It’s a beautiful April day. Beams of sunlight hit the tops of the shimmering bleachers surrounding me. A cool breeze comes through Ben Hill Griffin Stadium every few minutes, just long enough for me to appreciate the fresh air. As a student at UF, this is one of the many unique luxuries I am granted in return for the tuition check I slide over to the Bursar’s Office each semester. The stadium, known to the masses as The Swamp, is one of the most famous landmarks to grace our campus because of its notoriety in college football. However, many students only use it for its main purpose: attending UF’s nationally renowned football games. If you’re one of those Gators, I’m here to give you a wake-up call.
You may be asking, “What can you do at the stadium if you’re not watching football?” One function of the stadium, besides holding football games, is fitness-related. Those “stadiums” your friends are constantly complaining about are one of the most accessible and effective exercises available to those of us in Gainesville. The core of the stadium workout is the ascension of the bleachers, which sounds and looks easy compared to the inescapable torture it actually is. However, there are a number of ways to work out in the stadium, like strength training that utilizes the bleachers or no incline running around the edges of the stadium. In the warmer months, which are most of the months, the sun can be harsh and overwhelming. The weather can make things difficult, but the resistance makes for an incredible feeling of accomplishment as you stride out of the stadium.
Stadiums are a characteristic of the UF experience and are probably not an unknown feature of The Swamp. What may be lesser known is the ability to study within its sacred walls. What some would consider a type of heresy, completing academic tasks in a temple of athleticism is actually very inspiring and effective. On weekdays, when most people in the stadium are the average student working up a sweat or tour guides displaying the pride and joy of the school to future Gators, a dedicated few sit in the shade with their laptop batteries burning and their neurons firing.
As sweltering as Gainesville can be, the shaded areas of the stadium provide a reprieve from the heat. Studying in those areas has the perk of contextualizing your work. For a lot of people, football games and the stadium represent the tightest bonds they have to the university. They share the school spirit with thousands of alumni, students and children. While I don’t personally identify much with the school, I still find myself in awe of the size of the stadium and the strength of the connection people seem to have to it. If a student chooses to study in the stadium, they will look out over the perfectly cut grass and relatively empty stands, possibly find it a bit easier to pour some extra effort into whatever they’re working on because it isn’t themselves they are working for, but the entire Gator Nation.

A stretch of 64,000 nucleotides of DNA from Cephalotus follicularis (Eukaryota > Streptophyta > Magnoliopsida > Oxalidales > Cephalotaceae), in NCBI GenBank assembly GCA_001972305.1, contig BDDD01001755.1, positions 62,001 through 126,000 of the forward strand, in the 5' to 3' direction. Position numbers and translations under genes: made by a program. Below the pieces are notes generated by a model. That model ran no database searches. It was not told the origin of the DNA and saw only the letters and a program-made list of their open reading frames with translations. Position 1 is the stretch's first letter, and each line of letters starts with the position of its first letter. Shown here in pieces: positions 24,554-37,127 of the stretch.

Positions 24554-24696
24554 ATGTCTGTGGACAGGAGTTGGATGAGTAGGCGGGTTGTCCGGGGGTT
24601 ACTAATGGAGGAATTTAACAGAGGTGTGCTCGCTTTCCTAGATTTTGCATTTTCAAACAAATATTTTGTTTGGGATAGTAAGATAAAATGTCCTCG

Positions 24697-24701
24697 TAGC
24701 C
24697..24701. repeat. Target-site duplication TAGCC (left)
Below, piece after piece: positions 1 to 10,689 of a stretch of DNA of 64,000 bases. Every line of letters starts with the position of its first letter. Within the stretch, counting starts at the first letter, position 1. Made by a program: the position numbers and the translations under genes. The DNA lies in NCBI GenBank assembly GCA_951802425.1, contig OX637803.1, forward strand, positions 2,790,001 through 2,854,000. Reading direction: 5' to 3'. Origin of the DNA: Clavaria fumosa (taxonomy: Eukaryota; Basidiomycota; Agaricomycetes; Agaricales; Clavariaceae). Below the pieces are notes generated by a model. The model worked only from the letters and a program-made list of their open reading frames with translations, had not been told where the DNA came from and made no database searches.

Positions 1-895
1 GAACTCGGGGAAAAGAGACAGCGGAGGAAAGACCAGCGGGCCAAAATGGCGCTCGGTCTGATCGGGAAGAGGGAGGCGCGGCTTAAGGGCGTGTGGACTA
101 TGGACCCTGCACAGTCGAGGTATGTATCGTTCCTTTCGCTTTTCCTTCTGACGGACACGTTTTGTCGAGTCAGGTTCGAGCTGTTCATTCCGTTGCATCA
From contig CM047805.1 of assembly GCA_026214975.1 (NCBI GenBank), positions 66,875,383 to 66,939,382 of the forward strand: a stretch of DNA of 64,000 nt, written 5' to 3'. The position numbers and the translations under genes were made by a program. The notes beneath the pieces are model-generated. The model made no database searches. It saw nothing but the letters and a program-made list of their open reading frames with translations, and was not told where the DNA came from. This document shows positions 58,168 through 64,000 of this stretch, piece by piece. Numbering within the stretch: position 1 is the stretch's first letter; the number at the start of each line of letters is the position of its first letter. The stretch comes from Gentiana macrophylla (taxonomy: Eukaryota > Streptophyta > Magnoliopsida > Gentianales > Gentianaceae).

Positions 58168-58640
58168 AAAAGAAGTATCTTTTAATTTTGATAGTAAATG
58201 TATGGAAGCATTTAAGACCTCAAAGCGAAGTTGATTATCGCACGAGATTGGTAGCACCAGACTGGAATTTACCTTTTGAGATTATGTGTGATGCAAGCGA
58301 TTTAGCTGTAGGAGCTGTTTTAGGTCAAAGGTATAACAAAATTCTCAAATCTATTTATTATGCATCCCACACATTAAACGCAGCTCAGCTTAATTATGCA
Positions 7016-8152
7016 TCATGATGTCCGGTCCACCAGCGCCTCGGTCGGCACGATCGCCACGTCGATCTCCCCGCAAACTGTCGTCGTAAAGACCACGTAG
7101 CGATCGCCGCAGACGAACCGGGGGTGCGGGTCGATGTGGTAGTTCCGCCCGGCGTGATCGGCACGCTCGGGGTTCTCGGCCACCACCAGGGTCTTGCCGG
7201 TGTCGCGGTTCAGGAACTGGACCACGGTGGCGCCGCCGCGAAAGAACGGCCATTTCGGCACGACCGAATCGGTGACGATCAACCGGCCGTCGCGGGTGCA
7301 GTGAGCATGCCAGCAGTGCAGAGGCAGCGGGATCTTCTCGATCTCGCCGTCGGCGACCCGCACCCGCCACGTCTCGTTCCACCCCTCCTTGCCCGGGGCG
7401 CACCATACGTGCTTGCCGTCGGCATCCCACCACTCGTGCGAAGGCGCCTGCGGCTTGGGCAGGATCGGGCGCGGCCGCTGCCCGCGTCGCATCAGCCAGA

The last underutilized function of the stadium is enjoying the atmosphere. Attending UF makes us some of the luckiest people in the world because we have access to higher education, unlike many people in the world. We are able to partake in all of the benefits of college, which includes its on-campus. We need to take the time to appreciate all UF has to offer. I would urge you all to go to the stadium. Maybe work out, study or both; but when you’re done, take 10 minutes to look around and take it all in. Gratitude has been shown to increase one’s quality of life. So, be grateful. Appreciate all of it. The jumbotrons, sometimes firing off with music and videos that rattle the bleachers like thunder when the stadium is empty. The lights, turned off to save energy, that illuminate the hopes, dreams and football team of The Gator Nation. The vacant kiosks, concession stands and bathrooms that become a river of people on game day. Bask in it all, because it is all yours.
Gators, the stadium is more than just a place to police your friends on game days, making sure they don’t throw up on innocent fans. It is truly the sanctuary of the Gator Nation, intended to improve our bodies, minds and souls. Just use it. Don’t find yourself graduated and having not appreciated everything the stadium has to offer.
Kyle Cunningham is a UF English freshman. His column normally appears on Mondays.
UF wide receiver Tyrie Cleveland runs with the ball after a catch during Florida's 26-10 win against Tennessee on Saturday at Ben Hill Griffin Stadium.